Protect yourself from danger, weather and temperature.
Keep body core temperature. Hypothermia and heat stroke can kill you within minutes
Critical elements/gear in cold temperatures
Critical elements/gear in hot temperatures
Shade - cover, tarp etc
Hydration. Which brings us to our next subject
After keeping you body temperature, keeping yourself hydrated is your next priority. Dehydration can kill you in a matter of a coupe of days.
Once you find water, you will need to make sure it is drinkable. There could be unseen pollutants or pathogens, so you do need to be careful. Even if it’s from a mountain stream, there are usually bacteria or other microorganisms present in any natural water supply; filtering the water through charcoal will remove any dirt or debris, but you need to make sure you kill those microscopic pests by boiling any water you intend on drinking.
Uses: Heat, water purification & cooking
Next to water, or perhaps equal to in importance, finding the way to make a fire is at the top of your survival “to do” list. You need a fire to help you boil water to make it safe to drink; to cook any food, especially any wild fish, animals or eggs you manage to snare; to help you stay warm, especially when the temperature drops at night; to keep dangerous animals away; to provide you with a sense of security and last but not least, to visibly signal any possible search and rescue teams as to your location.
Building a fire is a gradual process that you cannot skip steps on. If you don’t have enough of a flame or ember base before you add the larger pieces of wood, the only thing you will succeed in doing is killing your fire before it even gets started. Make sure that you have enough wood stockpiled each day so you can keep your fire going all night long, and keep checking the fire to make sure it does not go out on you: you worked too hard to start it to begin with! Check out our post 101 Ways to Start a Fire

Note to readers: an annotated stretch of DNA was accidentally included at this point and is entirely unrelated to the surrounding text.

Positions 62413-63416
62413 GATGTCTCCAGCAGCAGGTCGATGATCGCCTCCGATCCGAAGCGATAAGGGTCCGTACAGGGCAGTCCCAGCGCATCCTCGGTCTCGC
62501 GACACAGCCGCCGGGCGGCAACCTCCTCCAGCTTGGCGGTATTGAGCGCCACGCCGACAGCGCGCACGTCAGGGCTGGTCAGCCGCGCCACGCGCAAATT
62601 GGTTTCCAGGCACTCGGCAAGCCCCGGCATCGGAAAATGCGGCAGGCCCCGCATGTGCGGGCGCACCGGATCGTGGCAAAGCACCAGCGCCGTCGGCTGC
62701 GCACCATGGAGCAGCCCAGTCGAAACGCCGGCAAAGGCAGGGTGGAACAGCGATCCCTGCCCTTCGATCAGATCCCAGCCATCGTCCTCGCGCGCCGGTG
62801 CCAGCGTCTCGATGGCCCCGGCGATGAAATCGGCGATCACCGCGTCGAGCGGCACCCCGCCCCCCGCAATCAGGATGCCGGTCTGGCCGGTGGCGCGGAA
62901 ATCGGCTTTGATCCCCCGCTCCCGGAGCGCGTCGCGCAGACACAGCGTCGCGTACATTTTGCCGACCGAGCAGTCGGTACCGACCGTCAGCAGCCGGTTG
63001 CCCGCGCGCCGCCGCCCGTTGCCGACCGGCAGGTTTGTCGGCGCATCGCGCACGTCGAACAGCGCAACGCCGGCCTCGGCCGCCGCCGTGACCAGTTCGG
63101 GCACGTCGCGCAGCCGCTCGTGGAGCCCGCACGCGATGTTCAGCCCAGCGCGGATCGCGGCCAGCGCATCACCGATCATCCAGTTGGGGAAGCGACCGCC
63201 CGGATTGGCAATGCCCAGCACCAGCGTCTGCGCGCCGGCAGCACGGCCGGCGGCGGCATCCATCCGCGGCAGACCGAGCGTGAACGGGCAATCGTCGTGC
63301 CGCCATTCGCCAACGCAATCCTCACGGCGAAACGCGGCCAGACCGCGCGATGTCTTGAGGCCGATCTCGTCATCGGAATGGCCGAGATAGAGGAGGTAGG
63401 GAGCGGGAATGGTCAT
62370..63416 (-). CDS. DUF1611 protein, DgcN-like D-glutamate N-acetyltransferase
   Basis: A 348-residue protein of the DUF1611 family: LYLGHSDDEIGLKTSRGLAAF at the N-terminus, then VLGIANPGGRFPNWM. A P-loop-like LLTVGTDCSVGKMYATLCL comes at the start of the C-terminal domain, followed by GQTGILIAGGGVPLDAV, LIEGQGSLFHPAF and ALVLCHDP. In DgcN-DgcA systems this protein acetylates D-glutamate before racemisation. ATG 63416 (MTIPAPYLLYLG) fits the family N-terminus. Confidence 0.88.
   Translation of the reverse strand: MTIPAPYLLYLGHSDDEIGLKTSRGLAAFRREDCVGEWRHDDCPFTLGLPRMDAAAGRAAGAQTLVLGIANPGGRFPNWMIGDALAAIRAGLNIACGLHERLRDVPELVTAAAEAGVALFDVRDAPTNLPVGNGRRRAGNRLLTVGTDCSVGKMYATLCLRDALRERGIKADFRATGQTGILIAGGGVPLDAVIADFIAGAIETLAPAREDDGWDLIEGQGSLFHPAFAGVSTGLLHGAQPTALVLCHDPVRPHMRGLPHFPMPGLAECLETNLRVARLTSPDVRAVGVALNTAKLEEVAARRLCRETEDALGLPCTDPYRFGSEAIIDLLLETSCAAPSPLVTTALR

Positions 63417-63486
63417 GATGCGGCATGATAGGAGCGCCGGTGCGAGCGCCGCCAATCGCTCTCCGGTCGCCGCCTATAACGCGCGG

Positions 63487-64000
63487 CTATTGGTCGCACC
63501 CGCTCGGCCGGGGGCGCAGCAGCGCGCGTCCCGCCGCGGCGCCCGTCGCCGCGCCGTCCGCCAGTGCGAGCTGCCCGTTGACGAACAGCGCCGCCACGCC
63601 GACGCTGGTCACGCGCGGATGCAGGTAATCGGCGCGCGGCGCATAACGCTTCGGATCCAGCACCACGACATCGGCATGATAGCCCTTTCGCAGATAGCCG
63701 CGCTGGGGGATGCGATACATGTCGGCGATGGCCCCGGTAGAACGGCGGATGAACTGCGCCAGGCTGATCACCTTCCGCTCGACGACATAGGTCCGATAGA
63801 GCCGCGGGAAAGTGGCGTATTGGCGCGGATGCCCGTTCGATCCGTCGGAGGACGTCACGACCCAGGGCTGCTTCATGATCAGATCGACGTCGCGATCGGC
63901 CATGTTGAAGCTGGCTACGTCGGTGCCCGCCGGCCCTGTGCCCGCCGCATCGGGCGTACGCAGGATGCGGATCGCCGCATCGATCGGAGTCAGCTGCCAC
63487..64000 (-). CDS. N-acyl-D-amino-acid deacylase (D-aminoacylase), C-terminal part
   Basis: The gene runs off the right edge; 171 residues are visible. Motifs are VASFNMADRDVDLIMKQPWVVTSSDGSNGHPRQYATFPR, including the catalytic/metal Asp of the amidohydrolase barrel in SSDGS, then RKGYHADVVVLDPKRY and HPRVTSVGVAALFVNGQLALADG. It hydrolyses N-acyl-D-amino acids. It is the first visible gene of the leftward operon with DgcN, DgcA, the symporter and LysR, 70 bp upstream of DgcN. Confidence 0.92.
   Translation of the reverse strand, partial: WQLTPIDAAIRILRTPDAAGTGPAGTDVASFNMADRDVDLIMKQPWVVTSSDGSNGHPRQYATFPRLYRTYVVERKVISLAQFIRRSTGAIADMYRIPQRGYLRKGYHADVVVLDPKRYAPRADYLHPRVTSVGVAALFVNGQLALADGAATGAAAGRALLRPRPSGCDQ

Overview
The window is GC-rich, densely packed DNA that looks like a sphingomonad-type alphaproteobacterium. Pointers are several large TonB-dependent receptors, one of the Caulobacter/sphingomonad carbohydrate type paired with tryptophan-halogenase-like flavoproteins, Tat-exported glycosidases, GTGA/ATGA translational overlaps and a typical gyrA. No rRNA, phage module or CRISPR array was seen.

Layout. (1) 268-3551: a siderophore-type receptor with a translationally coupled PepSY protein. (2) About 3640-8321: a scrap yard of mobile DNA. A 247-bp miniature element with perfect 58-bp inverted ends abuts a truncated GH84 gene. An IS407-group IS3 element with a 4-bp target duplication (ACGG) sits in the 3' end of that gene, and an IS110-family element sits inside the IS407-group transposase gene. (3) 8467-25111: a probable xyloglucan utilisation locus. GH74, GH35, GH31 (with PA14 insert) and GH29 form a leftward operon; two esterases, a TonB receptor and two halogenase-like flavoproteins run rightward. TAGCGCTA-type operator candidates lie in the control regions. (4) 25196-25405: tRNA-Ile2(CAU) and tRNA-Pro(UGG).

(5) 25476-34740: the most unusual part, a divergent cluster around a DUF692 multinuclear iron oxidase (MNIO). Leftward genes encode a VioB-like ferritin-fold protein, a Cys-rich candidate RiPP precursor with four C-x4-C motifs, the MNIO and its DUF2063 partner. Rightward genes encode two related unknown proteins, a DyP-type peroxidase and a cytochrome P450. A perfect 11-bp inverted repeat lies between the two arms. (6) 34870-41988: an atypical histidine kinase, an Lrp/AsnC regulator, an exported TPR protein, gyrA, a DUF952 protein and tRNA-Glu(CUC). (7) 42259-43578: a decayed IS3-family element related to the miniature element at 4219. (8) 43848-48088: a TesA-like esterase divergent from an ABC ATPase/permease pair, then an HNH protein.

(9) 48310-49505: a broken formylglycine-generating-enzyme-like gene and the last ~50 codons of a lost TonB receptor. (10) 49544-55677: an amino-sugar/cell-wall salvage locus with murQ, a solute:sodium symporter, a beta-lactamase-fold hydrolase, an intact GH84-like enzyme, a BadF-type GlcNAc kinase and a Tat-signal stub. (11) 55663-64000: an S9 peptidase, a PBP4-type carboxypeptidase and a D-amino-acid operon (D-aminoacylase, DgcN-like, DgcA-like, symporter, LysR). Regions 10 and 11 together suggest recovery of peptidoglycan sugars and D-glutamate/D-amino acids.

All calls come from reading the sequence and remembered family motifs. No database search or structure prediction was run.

Once your water sources have been secure its time to work on finding food.
· Irritability and low morale
· Confusion, disorientation and poor judgment
· Weakened immune system
· Inability or difficulty in maintaining normal body temperature
As long as you know where to look, and what to look for, it’s fairly easy to find food no matter where you are. If you make sure you have a basic knowledge of hunting, fishing and trapping animals, you should do fine. Check out our section food procurement here
You should also know what plants (lichens or fungi) you can and cannot eat. A good basic edibility test before you try to eat something that may be unfamiliar, is to make a minor fingernail scratch on your skin and then rub the plant over that area.
Once you've ascertained what you can eat, do your best to eat as balanced a diet as possible, especially if you are going to need to survive for a long period of time.
If you establish continuous shelter, water, fire and food sources, you should technically be able to survive for a while, but getting rescued can greatly improve your chances of survival,
Common useful communication equipment includes:
See the following post 10 tips for getting rescued, Signaling and Communication in the wilderness
In a survival situation it may be very necessary to operate below the radar, and keep a very low profile to avoid detection. If your communication efforts are focused on communicating with team or family members you may want to choose a communication system that is silent or at least stealthy. Communications can be as sophisticated as a radio systems, or something as simple as a flashlight or signaling mirrors.
There has to be a level of coordination and communication setup before and disaster or survival situation arises, this is something you want learn before you need to actually use it.